Friday, April 12, 2013

PGT-ET Ring Nebula New Discoveries

The PGT-ET Telescope Shakes Loose New Discovery - COSMIC STRIATIONS

Last night we pointed the new massive Paradigmic Adjunctive PGT-ET telescope at M57, the Ring Nebula in Lyra. For the first time with M57, we fully utilized the Molecular Processor on the telescope, looked at a portion of the "smoke" Ring's puffy arm and a spectacular view appeared, blazing with new discoveries.

The massive PGT ET Telescope borrows high technology from the GMM Genius Molecular Microscope for extreme performance. Coupling together the molecular technology of the GMM microscope with the PGT-ET telescope has created an unprecedented machine within the Big Brain Initiative. The Molecular Processor was introduced on the PGT Telescope. The telescope has an unprecedented light gathering ability and exemplifies extremely high resolving power in this image, a highly detailed section of the ring is magnified.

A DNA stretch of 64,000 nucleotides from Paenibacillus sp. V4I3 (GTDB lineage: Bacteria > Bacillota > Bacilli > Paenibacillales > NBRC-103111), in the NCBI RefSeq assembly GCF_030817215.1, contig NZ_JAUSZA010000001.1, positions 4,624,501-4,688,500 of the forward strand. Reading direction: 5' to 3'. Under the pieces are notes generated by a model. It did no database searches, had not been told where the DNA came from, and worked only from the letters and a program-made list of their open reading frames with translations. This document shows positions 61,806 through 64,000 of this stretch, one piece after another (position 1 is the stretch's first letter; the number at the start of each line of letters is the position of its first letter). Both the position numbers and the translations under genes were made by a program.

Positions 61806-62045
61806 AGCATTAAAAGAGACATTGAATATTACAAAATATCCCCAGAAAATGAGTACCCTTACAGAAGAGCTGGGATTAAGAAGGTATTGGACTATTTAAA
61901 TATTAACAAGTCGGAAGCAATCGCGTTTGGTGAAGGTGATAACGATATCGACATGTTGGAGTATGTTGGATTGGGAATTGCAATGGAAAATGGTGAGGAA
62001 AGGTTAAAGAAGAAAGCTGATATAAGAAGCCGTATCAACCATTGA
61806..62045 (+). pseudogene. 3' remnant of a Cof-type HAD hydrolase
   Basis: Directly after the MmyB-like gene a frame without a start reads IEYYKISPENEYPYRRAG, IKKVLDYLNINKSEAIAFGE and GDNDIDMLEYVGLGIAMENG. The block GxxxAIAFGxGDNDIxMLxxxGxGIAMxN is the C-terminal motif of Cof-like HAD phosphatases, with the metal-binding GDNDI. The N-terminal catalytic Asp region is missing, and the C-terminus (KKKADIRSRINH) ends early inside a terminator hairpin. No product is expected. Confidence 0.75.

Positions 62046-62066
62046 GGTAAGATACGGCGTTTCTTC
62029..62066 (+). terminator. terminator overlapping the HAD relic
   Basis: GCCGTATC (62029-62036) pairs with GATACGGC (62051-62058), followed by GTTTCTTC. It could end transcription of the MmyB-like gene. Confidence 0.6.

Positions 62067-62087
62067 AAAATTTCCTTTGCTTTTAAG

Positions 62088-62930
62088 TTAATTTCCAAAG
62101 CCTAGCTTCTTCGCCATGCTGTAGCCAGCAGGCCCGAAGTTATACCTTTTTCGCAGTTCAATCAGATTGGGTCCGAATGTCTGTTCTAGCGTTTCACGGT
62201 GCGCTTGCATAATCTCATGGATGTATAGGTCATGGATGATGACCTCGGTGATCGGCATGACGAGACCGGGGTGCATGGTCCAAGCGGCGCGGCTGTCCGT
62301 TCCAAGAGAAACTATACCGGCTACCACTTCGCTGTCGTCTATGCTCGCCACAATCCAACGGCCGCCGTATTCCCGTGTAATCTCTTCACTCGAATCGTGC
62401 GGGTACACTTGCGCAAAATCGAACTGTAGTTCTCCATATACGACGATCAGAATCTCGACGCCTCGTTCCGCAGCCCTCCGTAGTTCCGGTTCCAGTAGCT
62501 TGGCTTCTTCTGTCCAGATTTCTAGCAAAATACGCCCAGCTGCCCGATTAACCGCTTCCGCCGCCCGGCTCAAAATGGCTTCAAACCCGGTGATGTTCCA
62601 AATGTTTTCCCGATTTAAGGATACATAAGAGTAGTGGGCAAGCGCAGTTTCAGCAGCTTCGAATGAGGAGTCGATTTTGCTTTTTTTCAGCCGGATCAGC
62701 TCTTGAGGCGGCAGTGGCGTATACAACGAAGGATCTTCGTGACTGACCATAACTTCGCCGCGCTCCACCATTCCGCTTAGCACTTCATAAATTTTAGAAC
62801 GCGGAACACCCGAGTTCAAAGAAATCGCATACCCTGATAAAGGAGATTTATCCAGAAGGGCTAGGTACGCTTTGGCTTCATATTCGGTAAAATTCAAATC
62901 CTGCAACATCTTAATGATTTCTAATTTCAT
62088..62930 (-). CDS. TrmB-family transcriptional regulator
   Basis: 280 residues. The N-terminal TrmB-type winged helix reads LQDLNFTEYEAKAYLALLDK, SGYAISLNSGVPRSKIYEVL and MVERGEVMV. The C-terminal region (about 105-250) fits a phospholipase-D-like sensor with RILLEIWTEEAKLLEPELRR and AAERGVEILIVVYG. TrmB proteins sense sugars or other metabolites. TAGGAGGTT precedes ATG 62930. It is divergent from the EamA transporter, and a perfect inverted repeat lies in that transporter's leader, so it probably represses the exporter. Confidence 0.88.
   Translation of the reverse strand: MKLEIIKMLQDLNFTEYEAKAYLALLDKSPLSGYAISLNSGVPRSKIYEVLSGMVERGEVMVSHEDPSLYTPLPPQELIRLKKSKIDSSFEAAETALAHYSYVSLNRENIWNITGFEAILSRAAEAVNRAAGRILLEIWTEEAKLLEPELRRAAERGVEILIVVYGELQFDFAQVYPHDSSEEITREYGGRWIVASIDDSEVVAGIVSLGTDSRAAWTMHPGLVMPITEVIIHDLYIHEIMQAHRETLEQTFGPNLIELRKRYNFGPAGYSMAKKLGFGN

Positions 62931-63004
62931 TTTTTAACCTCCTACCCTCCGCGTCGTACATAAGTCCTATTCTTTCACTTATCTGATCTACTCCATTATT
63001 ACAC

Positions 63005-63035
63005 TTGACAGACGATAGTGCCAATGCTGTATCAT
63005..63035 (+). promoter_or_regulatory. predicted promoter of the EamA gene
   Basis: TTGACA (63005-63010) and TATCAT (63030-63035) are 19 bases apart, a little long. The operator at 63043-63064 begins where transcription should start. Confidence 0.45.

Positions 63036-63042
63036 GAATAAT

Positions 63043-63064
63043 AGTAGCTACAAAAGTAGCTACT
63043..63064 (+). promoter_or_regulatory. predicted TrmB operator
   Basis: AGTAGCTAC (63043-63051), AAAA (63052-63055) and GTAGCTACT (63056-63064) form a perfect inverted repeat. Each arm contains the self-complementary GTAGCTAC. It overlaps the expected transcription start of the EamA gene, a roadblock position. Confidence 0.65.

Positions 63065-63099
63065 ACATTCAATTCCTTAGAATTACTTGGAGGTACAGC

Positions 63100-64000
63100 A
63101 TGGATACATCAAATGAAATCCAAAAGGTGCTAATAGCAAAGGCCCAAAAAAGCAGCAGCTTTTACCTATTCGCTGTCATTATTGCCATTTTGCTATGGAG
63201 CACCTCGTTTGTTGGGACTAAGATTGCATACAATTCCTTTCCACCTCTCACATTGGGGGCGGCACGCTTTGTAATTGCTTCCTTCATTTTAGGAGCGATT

The PGT-ET Telescope rattles the cage of the Universe —

 1) The tiny ring, at 2,300 light years distance, was never seen with this appearance — showing a massively large and fully interconnecting molecular striation pathways of glowing red hydrogen and nitrogen "flames" blazing across and within the ghost ring's annular.

2) In places, the ring is so tenuous, it has gaps and large holes that "see through" to not only a deeper interior but penetrate to another side of space time.

3) Looking into and through the largest hole, we can actually see new objects in space, likely never before seen.
At left, through a smaller telescope, the ring is relatively featureless and uneventful. Visually, the Ring Nebula appears as a tiny puff of smoke, without color, like a smoke ring. Larger telescope begin to show the 15th magnitude central star.

The PGT-ET Telescope changes the previously known appearance of M57 completely. Casting the massive telescopic aperture onto the ring's annular brings in spectacular detail and has yielded at least three new initial discoveries. It will take weeks and months to fully analyze this data.

"The Ring Nebula (also catalogued as Messier 57, M57 or NGC 6720) is a planetary nebula in the northern constellation of Lyra.[5] Such objects are formed when a shell of ionized gas is expelled into the surrounding interstellar medium by a red giant star, which was passing through the last stage in its evolution before becoming a white dwarf."